GSA Annual Meeting in Seattle, Washington, USA - 2017

Paper No. 84-2
Presentation Time: 9:00 AM-5:30 PM


QUALLS, Logan M.1, BAUER, Jennifer E.1 and SUMRALL, Colin D.2, (1)Earth and Planetary Sciences, The University of Tennessee, 1621 Cumberland Ave, 602 Strong Hall, Knoxville, TN 37996-1410, (2)Department of Earth and Planetary Sciences, University of Tennessee, 1621 Cumberland Ave, 602 Strong Hall, Knoxville, TN 37996-1410,

Our research aim is to incorporate new internal hydrospire models into a phylogenetic analysis to better assess blastoid relationships. Blastoids possess internal respiratory structures (hydrospires) that are lightly calcified and well-preserved. These respiratory structures of Paleozoic echinoderms have been used as a basis of classification, but have rarely been reconstructed three-dimensionally for morphological examination. While external hydrospire expression provides the basis for classification of the two major groups (spiraculates and fissiculates), internal morphology of these structures has largely been ignored. Recent efforts have been made toward recreating the hydrospires in 3D space, allowing for detailed examination of the structures for further analysis.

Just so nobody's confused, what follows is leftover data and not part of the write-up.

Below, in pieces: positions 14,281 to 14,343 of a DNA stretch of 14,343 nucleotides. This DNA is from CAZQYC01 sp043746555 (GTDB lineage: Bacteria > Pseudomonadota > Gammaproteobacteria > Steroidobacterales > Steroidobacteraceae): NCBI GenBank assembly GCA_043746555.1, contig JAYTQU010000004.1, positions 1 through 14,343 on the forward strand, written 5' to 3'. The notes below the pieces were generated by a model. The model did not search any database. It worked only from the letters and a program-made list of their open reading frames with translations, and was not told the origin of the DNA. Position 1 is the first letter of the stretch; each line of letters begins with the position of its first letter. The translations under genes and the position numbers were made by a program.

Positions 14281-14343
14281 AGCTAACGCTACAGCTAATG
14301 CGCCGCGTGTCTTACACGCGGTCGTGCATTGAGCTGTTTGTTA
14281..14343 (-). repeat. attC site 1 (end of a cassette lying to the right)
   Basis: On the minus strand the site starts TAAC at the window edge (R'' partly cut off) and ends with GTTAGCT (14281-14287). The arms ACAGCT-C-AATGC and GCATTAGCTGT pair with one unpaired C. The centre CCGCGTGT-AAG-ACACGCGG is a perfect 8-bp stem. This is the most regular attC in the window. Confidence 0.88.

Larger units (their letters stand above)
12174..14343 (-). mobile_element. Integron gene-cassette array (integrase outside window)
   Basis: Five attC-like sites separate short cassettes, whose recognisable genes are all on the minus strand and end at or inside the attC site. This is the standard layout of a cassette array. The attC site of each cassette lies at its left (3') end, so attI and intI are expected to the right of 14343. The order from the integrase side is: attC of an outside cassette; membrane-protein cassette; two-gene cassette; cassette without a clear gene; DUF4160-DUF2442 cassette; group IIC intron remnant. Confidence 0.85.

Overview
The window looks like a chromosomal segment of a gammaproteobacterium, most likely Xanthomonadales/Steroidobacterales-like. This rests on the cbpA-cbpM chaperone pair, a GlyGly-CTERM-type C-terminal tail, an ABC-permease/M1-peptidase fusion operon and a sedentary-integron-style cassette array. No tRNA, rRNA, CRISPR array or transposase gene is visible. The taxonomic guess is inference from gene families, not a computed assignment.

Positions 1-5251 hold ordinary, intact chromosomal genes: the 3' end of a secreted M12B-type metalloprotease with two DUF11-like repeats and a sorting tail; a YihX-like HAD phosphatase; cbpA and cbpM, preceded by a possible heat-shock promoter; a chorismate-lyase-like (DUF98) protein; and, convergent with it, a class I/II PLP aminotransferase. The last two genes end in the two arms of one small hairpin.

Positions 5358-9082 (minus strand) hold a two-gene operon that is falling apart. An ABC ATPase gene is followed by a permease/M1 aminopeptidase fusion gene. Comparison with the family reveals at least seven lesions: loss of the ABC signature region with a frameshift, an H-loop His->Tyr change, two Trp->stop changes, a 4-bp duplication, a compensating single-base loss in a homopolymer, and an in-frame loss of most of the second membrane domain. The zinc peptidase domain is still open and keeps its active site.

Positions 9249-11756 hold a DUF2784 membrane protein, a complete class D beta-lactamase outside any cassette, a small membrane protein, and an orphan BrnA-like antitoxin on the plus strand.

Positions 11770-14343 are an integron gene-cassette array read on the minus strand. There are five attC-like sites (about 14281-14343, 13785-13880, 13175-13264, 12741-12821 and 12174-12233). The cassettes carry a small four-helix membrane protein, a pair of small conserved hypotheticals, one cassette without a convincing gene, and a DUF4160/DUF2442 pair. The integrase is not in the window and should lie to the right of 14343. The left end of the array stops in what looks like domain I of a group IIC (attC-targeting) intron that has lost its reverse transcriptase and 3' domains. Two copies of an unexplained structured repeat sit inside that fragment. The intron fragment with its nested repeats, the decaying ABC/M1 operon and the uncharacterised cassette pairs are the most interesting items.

The current understanding of blastoid evolutionary relationships has been progressing with reassessment of homologous elements and numerous species. The most recent phylogenetic hypotheses suggest that Spiraculata is polyphyletic, occurring multiple times within Fissiculata.Recent analyses suggest that the inclusion of hydrospire models into a phylogenetic hypothesis provided increased understanding of evolutionary relationships, however, this work was limited to solely spiraculate data. We expand upon this study by incorporating two additional spiraculate and two fissiculate species. These additional models aid in elucidating relationships between fissiculates and spiraculates as well as allow us to test more complex questions with the evolutionary framework.